This dedication to the Guild is important to him. "I realized, early on, how short-sighted it is to have an every-man-for-himself attitude," he said. "We must talk to each other; otherwise, our problems don't get solved and our interests won't be served. It's also important for us to stick together and for working members to be involved in Guild affairs and leadership rather than have tunnel vision and focus only on our individual careers."
Forbis' career began back home in Deerfield, Ill., where he developed an interest in theater as a member of the stage crew at Highland Park High School. He also became interested in photography, pursuing both theater and photography at the University of Colorado in Boulder. After serving as a commissioned officer (Reserve) in the Army Air Defense Command, he enrolled at Northwestern University in Evanston, Ill., and earned his M.A. in TV & Film. While job hunting, he received a call about an opening at GTR Productions, a DGA signatory commercial production company in Chicago. Even though his job as a staff AD and associate producer was short lived, he became a member of the DGA as a provisional Midwest staff AD.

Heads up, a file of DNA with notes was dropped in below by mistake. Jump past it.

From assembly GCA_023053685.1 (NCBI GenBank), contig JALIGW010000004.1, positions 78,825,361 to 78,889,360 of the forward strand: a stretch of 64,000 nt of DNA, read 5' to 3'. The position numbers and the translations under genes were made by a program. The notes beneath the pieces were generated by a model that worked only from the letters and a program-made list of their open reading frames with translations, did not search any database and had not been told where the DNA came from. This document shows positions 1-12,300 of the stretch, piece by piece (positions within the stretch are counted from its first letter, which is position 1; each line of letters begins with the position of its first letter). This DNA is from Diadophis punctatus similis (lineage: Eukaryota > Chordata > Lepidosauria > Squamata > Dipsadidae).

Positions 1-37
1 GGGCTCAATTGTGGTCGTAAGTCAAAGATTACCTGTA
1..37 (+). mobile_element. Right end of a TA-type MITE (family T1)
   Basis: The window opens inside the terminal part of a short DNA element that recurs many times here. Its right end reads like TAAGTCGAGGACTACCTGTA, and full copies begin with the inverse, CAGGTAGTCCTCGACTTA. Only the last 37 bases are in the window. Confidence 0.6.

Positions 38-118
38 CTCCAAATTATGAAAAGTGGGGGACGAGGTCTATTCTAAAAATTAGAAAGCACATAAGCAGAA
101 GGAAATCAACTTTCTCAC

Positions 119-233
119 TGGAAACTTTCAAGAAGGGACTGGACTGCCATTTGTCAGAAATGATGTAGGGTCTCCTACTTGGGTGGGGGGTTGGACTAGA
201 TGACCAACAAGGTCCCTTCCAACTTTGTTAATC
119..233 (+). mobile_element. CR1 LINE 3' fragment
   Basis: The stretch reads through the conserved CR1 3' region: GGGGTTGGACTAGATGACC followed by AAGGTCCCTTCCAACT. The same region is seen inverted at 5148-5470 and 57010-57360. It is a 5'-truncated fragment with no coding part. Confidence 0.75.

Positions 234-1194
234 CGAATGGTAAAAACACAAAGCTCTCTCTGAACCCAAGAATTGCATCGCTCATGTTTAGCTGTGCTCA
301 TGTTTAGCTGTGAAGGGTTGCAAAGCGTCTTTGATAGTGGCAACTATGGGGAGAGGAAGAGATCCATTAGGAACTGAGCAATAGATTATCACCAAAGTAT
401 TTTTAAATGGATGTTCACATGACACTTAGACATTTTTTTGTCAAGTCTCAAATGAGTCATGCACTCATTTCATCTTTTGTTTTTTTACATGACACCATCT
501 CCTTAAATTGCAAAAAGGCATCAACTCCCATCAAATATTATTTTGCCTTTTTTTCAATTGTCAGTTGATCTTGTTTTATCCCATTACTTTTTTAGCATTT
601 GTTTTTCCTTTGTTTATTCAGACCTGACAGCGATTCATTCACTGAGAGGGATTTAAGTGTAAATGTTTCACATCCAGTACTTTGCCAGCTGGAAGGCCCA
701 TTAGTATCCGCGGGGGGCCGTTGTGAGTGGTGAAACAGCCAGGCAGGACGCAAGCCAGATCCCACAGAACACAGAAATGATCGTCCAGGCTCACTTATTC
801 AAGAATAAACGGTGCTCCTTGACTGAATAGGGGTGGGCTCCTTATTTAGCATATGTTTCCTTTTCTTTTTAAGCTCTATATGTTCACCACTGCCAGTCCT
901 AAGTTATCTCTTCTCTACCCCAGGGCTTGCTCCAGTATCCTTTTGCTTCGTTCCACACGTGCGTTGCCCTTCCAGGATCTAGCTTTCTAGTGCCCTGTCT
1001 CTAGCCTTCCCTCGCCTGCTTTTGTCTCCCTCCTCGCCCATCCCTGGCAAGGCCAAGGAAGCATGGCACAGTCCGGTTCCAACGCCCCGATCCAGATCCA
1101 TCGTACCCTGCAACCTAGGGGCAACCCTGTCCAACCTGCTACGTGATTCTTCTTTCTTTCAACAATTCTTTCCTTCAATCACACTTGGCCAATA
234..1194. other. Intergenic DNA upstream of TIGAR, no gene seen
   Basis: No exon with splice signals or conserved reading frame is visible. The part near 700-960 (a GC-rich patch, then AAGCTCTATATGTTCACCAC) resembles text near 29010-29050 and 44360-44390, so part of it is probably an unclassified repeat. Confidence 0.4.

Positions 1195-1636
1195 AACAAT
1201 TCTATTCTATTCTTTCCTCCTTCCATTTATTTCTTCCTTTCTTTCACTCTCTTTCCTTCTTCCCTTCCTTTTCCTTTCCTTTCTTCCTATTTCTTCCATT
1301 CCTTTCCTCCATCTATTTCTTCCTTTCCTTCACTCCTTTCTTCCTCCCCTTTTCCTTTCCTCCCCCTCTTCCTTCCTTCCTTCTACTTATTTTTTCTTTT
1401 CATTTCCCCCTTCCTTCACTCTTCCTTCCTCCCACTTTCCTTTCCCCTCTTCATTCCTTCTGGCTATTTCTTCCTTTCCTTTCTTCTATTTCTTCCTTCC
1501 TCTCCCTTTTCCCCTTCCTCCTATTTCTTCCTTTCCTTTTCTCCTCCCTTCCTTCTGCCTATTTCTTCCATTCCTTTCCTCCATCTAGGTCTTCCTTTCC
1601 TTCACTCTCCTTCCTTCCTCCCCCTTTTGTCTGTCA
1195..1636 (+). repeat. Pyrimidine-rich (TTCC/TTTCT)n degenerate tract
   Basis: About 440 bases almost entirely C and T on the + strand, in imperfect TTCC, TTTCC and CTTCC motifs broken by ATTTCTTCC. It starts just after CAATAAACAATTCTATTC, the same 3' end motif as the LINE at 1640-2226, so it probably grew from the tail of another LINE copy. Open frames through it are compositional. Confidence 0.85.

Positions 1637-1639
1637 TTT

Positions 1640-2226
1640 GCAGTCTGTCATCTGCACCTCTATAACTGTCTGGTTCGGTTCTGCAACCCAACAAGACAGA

He worked briefly as a copywriter at an advertising agency before teaching TV & Film at the University of Connecticut for two years. In 1973 he moved to Los Angeles, originally to work in film, but the requirements then wouldn't allow him to work on a major studio lot. Instead, he set out to find work in video and broadcast production at the networks.